Airstrikes on the northwestern town of Khan Sheikhoun began just after daybreak, delivering an unidentified chemical agent that killed at least 90 people and filled clinics across the area with patients foaming at the mouth or struggling to breathe.
Three doctors said in interviews that the symptoms they saw were far more serious than they would expect from chlorine, which Syrian government forces have used as a chemical weapon in the past. The Hague-based Organization for the Prohibition of Chemical Weapons expressed “serious concern” and said it was investigating.
Images from the area showed the bodies of at least a dozen men, women and children splayed across the ground between two houses. It was not possible to independently verify the reports, but video footage showed lifeless bodies wrapped in blankets and packed on the back of a truck. The youngest were wearing diapers.
In another video, several children were seen slumped on hospital beds, apparently unresponsive to the medics and chaos around them. Syrian government warplanes in recent months have launched heavy attacks across northern Idlib province, where hundreds of thousands of civilians — many having fled other battle zones — are squeezed together among much of what remains of the armed opposition to Assad.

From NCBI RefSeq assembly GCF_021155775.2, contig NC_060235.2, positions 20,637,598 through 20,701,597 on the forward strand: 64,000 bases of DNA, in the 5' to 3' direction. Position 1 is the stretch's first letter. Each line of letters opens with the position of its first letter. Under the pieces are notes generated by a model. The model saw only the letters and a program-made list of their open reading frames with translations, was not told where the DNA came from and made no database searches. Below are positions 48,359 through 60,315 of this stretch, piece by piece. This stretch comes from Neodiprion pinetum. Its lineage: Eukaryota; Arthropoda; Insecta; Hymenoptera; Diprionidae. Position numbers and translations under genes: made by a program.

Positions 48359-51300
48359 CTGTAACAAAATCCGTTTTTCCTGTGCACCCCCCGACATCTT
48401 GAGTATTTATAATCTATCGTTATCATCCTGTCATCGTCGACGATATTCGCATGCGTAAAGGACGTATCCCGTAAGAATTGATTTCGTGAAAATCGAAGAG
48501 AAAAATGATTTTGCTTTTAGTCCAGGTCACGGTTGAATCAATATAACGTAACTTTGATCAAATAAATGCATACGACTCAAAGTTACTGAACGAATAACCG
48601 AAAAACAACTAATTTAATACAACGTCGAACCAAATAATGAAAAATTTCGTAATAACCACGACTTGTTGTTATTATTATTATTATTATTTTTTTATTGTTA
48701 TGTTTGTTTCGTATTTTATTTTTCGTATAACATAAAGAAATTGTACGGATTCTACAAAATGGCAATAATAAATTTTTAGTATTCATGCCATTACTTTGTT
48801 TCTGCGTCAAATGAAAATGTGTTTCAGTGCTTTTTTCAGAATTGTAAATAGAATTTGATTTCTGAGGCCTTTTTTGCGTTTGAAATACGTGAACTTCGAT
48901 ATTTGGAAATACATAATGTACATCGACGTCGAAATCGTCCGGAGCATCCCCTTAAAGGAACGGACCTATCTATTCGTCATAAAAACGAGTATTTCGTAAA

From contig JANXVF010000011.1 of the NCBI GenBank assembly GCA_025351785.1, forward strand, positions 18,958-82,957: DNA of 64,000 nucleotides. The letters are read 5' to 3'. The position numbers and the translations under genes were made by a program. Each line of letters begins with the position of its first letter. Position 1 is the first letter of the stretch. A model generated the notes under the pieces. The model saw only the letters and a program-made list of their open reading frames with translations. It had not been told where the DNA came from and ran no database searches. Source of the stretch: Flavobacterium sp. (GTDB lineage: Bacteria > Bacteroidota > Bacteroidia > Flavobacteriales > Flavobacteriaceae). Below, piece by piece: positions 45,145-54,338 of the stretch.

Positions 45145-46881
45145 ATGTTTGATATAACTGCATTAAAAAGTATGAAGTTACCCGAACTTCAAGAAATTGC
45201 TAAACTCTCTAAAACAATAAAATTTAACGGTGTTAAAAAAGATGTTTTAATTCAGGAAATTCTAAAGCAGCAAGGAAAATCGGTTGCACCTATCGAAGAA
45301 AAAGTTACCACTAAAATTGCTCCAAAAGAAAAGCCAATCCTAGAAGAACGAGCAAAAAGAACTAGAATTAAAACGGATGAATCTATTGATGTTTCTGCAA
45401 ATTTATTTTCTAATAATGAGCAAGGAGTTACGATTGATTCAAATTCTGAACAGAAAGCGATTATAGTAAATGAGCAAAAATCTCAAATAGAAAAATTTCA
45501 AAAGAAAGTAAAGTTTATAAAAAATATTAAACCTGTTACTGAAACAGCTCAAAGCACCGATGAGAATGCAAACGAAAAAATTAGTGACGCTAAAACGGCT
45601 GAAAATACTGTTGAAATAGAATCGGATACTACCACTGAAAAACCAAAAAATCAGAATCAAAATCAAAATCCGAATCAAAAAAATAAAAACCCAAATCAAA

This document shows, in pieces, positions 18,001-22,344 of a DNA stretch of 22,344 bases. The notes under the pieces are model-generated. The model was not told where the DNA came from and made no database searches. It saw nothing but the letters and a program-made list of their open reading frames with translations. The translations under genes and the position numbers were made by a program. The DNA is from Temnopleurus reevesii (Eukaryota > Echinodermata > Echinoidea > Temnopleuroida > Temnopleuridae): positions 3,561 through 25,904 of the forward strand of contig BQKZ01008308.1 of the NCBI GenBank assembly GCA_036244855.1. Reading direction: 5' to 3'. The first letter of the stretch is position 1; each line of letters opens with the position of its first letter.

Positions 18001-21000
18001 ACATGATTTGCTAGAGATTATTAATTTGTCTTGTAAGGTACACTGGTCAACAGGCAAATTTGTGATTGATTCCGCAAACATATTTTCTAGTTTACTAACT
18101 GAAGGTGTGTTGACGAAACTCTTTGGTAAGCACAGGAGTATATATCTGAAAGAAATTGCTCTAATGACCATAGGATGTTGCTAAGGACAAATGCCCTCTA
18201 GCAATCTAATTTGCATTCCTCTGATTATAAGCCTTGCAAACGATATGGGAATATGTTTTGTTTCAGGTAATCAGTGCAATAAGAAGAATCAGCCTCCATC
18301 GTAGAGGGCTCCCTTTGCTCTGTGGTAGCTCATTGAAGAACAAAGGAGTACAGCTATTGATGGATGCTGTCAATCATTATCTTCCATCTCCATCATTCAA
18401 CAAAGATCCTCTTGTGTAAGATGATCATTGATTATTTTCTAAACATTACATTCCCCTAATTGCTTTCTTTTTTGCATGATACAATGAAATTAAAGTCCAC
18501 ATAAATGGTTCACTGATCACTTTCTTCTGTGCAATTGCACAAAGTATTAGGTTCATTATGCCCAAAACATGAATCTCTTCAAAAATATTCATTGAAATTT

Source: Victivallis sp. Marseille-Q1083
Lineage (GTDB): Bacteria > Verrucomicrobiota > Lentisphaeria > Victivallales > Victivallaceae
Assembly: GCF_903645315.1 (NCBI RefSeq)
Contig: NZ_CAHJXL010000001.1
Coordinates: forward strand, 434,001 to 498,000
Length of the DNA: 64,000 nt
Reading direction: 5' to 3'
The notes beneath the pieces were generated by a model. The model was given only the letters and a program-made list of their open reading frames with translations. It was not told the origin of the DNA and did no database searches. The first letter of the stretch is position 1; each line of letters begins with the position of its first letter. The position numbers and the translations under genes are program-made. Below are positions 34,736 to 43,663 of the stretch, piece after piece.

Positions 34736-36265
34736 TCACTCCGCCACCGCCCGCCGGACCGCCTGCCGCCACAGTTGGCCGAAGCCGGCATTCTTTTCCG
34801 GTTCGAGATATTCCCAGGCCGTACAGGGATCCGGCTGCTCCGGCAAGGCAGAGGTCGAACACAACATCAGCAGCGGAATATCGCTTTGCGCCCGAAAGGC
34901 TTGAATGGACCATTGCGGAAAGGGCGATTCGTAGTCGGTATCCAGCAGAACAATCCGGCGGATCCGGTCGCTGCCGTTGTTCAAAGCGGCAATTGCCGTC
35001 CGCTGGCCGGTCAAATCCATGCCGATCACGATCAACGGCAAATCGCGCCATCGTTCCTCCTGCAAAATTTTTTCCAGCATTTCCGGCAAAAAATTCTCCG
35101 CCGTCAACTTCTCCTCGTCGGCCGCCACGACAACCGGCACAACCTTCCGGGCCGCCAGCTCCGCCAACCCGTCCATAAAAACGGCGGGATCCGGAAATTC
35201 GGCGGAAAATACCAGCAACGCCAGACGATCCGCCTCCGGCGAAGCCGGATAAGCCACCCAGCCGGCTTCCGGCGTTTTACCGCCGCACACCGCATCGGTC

Syria’s Foreign Ministry denied involvement in Tuesday’s attack, saying the government was committed to its obligations under the international Chemical Weapons Convention. Syria joined the convention in 2013 after launching sarin attacks on several Damascus neighborhoods — strikes that killed hundreds of civilians and pushed the United States to the brink of military intervention.